New year brought a new theme for our Fifteen by Fifteen quilt challenge group. This time we decided to make a series of 6 quilts, related to the country of our choice. The theme for the first quilt was country emblems. We had to represent it in a way that the country’s name wouldn’t be on the quilt. It could be mentioned in a statement though but I managed not even do that. Here I am free to say what comes to my mind, right? I am proud to present Vytis as a main emblem of Lithuania.
Over the years I traveled to many countries of the world, and made many quilts inspired by my travels. But there is one country that has a special place in my heart. I feel that I owe this country so much, I will never be able to give back enough for what this country gave to me. I hope you already guessed what country it is: of course- Lithuania!
All 6 of my this series quilts will be made using Lithuanian linen fabrics. That’s a big challenge to me because you all know how much I like bright colors. My favorite of linens is unbleached linen that is grayish color. I already made a few quilts using linen fabrics. Go to my portfolio gallery Song of Linen to see them. I am also going to make those quilts mostly by hand sewing and hand stitching.
Flax and Linen in Lithuania
In Lithuania, a small country in Northern Europe with a very rich history, linen has a special place in the nation‘s traditions, arts and crafts. Flax has been grown here since the times of the Baltic tribes that were living in the modern country‘s territory from around 2000 BC. Even in the early 20th century, when the availability of other fabrics was much greater, flax and linen had a major part in Lithuania‘s exports. The significance of linen in Lithuania has diminished ever since. Yet there are still some folk artists in the country who weave linen and keep the traditions alive. And many women use unbleached linen yarn to crochet doilies, blouses, skirts and dresses. So did I when I was younger.
The importance of linen to a Lithuanian can be clearly seen in the folk songs. Folk songs are one of the greatest and most significant parts of the Lithuanian heritage. Up to the mid-20th century, people had sung songs on every occasion, including the seeding and cutting of flax and weaving of linen. Linen also appears in other folk songs, such as the ones about war or marriage.
Vytis and other emblems
Vytis [‘vîːtɪs], the knight on horseback, is one of the oldest coats of arms of European countries. The first image of the charging knight depicted on the seal of the Grand Duke of Lithuania Algirdas, goes back to the 1366. The earliest coins featuring the knight come from the last quarter of the 14th century. The other side of these coins depicts the Columns of Gediminas (Gedimino Stulpai). Columns are also one of the earliest symbols Lithuania. By the 15th century, the heraldic knight became representative of the Grand Duchy of Lithuania.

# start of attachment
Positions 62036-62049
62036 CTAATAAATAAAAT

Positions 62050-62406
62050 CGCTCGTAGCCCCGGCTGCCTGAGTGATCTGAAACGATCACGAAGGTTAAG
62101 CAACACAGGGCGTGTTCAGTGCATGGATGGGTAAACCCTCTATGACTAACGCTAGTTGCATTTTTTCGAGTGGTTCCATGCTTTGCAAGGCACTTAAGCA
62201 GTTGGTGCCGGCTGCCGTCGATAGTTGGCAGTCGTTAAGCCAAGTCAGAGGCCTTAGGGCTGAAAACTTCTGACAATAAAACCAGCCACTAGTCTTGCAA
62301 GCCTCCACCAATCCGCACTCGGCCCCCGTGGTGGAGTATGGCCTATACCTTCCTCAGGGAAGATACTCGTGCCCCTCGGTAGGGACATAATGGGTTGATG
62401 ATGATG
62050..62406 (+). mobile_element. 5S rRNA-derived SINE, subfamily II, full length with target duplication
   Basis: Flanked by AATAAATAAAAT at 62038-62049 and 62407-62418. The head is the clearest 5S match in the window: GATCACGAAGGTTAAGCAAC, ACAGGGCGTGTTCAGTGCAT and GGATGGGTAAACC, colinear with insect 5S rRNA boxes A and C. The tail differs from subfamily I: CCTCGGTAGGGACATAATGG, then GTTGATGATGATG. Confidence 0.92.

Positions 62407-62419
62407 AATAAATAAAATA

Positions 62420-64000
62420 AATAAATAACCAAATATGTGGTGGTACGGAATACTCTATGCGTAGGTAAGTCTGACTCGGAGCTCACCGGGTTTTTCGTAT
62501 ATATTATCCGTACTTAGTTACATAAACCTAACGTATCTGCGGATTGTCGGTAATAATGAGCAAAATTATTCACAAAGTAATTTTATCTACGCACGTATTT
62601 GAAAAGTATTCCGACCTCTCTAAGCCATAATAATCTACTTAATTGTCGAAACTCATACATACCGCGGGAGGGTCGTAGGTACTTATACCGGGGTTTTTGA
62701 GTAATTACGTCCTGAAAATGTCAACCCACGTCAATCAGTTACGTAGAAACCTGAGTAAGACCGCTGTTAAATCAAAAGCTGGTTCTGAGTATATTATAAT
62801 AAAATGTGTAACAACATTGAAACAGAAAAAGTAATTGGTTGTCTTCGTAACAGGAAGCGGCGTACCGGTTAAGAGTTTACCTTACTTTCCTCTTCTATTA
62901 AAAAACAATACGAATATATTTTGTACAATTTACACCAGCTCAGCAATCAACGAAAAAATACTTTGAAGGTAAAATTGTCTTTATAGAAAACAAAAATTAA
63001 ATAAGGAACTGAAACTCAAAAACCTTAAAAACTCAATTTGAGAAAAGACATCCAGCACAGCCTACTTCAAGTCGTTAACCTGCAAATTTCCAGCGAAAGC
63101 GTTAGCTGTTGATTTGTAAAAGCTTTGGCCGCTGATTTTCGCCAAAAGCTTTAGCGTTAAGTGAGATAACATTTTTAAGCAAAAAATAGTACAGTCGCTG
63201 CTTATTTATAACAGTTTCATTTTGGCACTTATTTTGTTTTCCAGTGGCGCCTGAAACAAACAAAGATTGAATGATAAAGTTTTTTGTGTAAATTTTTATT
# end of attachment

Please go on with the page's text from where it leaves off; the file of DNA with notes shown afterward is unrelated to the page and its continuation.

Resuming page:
The other important emblem of the country is a double-cross. The double-cross was attributed to Grand Duke Jogaila, after his marriage with a Hungarian princess and King of Poland Hedvig Angevin in 1386. It is derived from the Hungarian cross.
I used a stylized image of the Vytis that I must give a credit to the unknown author. I needed to print a reverse image of Vytis:
The size I needed wasn’t going to fit into A4 format paper sheet. First I had to learn how to print an image on multiple pages:
The rider and the horse usually are white on a red background. My red linen fabric was very loosely woven so I had to use fusible stabilizer:
I used Pellon Wonder Under to transfer image on and to fuse it onto an off white batik:
Then I cut a red piece of fused linen in a shape of coat of arms, and fused the rider on it. For security I zigzagged it all around with the small zigzag stitch using invisible thread:
After that I hand appliqued the red coat of arms to the unbleached linen background and started hand stitching it all over:
The original Vytis on the coat of arms of the country wears a shield over his left shoulder with a golden double cross on it. The double cross has been accepted as a symbol of the country since 1388.
As my knight doesn’t wear a shield, I embroidered the double cross in the lower left corner, as well I embroidered Columns of Gediminas in the right lower corner:
These emblems: Vytis, Columns of Gediminas and Double Cross were handed down through the generations and restored as the symbols of the country every time the country got independence from an aggressive neighbor.
This is the actual coat of arms of Lithuania:
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